Vatican’s saints office says it did not ask for money for beatification

Statue of St Peter outside of St Peters Basilica on November 4 2015 Credit Daniel Ibanez CNA 11 4 15 The statue of St. Peter holding the keys, outside St. Peter's Basilica./ Daniel Ibanez/CNA.

The Vatican’s Congregation for the Causes of the Saints has denied an accusation that an official asked for money to advance the beatification cause of an Italian statesman murdered in 1978.

“What was said is not true,” Fr. Bogusław Turek, undersecretary of the saints congregation, wrote in an April 9 letter to the journalists of an Italian investigative news program which aired April 12.

In the episode, a postulator, whose work is to guide a diocese through the canonization process in Rome, accused the undersecretary of asking him for a bribe in June 2018 to advance the beatification cause of former Italian Prime Minister Aldo Moro.

“I have never been concerned with, nor dealt with, Aldo Moro’s cause because it has not yet been presented in the Dicastery,” Turek said in the letter shared by the Vatican’s press office April 13.

In a separate note, dated April 9, the Congregation for the Causes of the Saints said it had received notice in April 2018 that the promoters of Moro’s cause had revoked the mandate of postulator Nicola Giampaolo, and assigned someone new.

“It should therefore be noted that the alleged financial request could not have been made to Mr. Giampaolo in June 2018, as he asserts, as he was no longer a postulator,” the saints office stated.

The postulator, Giampaolo, made the accusation in an interview on the program “Report,” which airs on the state-owned channel Rai3. Giampaolo is a journalist and author, who has also worked in local politics.

Undersecretary Turek said that he had met with Giampaolo in the offices of the saints congregation for another reason: to explain to him that he had not been approved by the dicastery as postulator of two other beatification causes “due to the lack of the requisites required by the canonical norms.”

Aldo Moro was a prominent Catholic politician and jurist. He was a founding member of Italy’s center-left Christian Democracy party and is said to be one of the most popular leaders in the history of the Italian Republic.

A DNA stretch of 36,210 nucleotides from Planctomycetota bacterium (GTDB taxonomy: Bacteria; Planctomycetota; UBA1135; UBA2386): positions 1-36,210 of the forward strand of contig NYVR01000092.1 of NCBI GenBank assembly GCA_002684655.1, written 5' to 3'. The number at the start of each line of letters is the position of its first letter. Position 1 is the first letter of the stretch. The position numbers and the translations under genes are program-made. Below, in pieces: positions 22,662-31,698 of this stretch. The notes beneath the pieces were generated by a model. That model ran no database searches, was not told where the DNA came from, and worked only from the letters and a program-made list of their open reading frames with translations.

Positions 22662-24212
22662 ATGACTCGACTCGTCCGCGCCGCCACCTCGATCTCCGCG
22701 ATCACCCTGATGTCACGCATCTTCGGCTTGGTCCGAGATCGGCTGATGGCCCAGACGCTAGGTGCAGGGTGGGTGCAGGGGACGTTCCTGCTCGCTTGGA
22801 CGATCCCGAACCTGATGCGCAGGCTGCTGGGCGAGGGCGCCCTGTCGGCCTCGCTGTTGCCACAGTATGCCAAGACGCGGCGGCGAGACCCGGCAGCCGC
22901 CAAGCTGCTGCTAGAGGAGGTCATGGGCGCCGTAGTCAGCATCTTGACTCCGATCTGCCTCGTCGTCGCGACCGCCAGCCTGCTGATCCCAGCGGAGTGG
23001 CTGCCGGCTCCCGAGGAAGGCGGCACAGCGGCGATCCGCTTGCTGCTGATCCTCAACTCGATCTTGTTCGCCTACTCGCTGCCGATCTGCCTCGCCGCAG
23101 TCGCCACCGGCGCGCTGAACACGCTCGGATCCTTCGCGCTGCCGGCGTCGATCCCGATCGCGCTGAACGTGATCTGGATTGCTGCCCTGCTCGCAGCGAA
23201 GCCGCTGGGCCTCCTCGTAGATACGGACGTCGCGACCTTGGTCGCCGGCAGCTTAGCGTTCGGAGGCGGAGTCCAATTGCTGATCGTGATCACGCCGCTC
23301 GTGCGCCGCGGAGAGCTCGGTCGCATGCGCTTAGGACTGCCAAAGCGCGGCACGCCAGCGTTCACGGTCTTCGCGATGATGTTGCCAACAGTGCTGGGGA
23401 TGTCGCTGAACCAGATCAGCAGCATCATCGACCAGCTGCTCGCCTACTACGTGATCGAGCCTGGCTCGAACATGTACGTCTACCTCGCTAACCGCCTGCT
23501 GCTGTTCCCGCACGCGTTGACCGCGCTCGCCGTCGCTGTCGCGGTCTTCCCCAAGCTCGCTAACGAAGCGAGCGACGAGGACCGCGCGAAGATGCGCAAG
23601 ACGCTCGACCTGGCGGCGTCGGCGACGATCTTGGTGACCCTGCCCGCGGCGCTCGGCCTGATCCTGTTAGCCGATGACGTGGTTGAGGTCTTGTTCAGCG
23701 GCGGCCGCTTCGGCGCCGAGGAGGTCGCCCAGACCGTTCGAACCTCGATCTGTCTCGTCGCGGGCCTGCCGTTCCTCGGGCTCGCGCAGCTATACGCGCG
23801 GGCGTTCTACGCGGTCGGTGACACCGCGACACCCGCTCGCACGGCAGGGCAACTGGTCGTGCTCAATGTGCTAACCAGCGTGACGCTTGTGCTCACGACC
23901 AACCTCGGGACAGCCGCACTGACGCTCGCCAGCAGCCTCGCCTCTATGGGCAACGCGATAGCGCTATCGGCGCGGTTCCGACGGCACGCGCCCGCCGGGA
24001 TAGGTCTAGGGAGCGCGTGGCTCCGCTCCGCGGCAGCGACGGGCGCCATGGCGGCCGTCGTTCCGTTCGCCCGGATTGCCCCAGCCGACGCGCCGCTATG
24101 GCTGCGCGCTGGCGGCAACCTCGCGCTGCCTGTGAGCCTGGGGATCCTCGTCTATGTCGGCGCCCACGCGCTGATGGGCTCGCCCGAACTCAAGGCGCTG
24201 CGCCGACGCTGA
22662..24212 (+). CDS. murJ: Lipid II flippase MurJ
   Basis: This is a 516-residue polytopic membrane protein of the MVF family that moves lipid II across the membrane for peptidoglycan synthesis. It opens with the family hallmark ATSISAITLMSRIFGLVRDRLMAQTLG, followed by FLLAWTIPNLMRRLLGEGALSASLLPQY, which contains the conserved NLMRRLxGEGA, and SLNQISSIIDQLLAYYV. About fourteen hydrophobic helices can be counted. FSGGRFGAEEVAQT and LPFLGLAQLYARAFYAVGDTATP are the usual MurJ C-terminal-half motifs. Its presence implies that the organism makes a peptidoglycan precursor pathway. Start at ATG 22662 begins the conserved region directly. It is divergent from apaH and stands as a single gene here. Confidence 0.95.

Moro was also one of Italy’s longest-serving prime ministers in the post-war era, holding the office from 1963 to 1968 and again from 1974 to 1976.

He was assassinated by the far-left terrorist group Red Brigades on May 9, 1978, after having been kidnapped and held in captivity for 55 days.

Moro’s cause for beatification was opened by the Diocese of Rome for investigation in September 2012. In 2015, controversies emerged around the statesman, held by some to have been killed in “hatred of the faith.” Moro’s then-postulator, Giampaolo, said the beatification process would possibly be put on hold.

At the time, Moro’s oldest daughter, Senator Maria Fida Moro, called the controversies “completely unjustified,” and described her father as “persecuted in life, in death, and after.”

On “Report,” Giampaolo said “unfortunately the cause was temporarily suspended, because I saw strong pressure from the outside towards the cause and at the same time, the supreme interests of the Church were at risk.”

“There were probably too many interests behind a beatification and canonization process,” he said.

The undersecretary of the Congregation for the Causes of the Saints, Fr. Bogusław Turek, told the journalists of “Report” last week that the Vicariate of Rome had not been authorized by the congregation to open Moro’s beatification cause.

And in its April 9 note, the saints office said Nicola Giampaolo had never been ratified as postulator of Moro’s cause and the congregation does not offer any form of “accreditation of postulators” as Giampaolo claims to have on his curriculum vitae.

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